“The global forest products industry has made significant strides in reducing its carbon footprint, stocking carbon, and generating greenhouse gas removals – all helping to mitigate climate change”, said ICFPA President and Brazilian Tree Industry (Ibà) President Elizabeth de Carvalhaes. “This agreement is crucial to implementing some of the policies that consider biomass as carbon neutral when harvested from sustainably managed forests and to further recognize all positive contributions that forests and forest products provide in combating climate change.”

The inherently-renewable global forest products industry remains committed to mitigating climate change for the benefit of the green economy and society at large. ICFPA members have achieved an impressive 5% reduction in their greenhouse gas emissions intensity since 2010/2011 and 17% since the 2004-2005 baseline year (2015 ICFPA Sustainability Progress Report).

The European pulp and paper industry has been a global champion in mitigating greenhouse gas emissions. It has set itself in 2011 a clear vision of becoming carbon neutral by 2050 and since then, taken concrete steps to reach that goal,” said Jori Ringman, Acting Director General of Confederation of European Paper Industries (CEPI). “Thanks to responsible sourcing practices and sustainable forest management, the forest area is growing in Europe by an area of over 1,500 football pitches per day. CEPI is pleased to see development in the same direction globally”, he added.

The forest industry’s significant role in mitigating climate change was highlighted in the ICFPA-commissioned report Analysis of Forest Contributions to the INDCs by acclaimed researcher Paulo Canaveira. Having looked at the contributions of forests in the national targets of ICFPA member countries (INDCs) and global mitigation effort from 2020 onwards, the report concludes that many countries identify forests and the land-use sector as relevant to policies and measures implemented to meet their targets. Reducing emissions from deforestation, but also sustainable forest management, afforestation and reforestation are commonly mentioned as key mitigation practices. In some developing countries, they even constitute the country’s main contributions.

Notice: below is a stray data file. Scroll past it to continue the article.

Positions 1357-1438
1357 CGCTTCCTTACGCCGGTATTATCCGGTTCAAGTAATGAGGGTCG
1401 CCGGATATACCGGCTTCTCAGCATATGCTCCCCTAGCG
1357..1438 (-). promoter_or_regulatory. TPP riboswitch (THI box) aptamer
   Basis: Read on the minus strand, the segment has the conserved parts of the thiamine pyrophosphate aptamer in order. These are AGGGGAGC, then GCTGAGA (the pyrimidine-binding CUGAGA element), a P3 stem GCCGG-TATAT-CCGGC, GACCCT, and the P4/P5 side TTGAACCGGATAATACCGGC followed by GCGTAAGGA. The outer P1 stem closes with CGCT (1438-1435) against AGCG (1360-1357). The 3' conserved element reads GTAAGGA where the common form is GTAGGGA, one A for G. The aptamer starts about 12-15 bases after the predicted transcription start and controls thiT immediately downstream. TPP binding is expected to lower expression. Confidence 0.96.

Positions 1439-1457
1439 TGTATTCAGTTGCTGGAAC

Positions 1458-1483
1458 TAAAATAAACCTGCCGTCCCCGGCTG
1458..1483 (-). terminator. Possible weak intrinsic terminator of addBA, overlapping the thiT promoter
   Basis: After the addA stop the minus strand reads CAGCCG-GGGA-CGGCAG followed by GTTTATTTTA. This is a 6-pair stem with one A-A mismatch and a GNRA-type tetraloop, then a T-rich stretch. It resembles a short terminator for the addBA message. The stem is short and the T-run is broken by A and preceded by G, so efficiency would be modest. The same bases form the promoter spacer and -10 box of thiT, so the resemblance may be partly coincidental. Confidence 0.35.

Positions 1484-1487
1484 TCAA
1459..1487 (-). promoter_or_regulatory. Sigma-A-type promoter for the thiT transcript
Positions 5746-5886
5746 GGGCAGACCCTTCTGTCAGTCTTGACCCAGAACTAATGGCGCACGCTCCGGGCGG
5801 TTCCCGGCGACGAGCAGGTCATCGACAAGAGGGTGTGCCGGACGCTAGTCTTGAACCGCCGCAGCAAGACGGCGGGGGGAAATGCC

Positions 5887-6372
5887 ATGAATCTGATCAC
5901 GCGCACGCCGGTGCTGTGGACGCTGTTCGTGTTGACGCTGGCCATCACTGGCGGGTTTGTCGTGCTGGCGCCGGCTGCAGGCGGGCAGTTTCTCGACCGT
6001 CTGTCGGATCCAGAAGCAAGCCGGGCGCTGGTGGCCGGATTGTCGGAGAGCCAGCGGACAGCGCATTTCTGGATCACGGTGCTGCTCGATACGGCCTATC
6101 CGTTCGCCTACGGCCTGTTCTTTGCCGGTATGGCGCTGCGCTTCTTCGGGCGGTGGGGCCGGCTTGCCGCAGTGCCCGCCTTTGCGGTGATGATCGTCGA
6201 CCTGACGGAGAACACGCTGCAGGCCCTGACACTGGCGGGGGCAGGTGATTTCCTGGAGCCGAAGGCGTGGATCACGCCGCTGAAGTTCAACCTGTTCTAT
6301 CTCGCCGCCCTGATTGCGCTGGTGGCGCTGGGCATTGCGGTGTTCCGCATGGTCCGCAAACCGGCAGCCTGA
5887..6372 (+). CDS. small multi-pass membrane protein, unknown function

Other climate change mitigation efforts of the global forest products industry include supporting national and regional climate policies and programs; investing in technologies with low carbon footprints and ones that improve carbon sequestration; and developing bio-based technologies to find innovative ways to use wood fiber and substitutes for goods traditionally made from fossil fuels.

The ICFPA represents more than 30 national and regional forest and paper associations around the world. Together, ICFPA members represent over 90 percent of global paper production and more than half of global wood production.

For more information about the global forest and paper industry, visit www.icfpa.org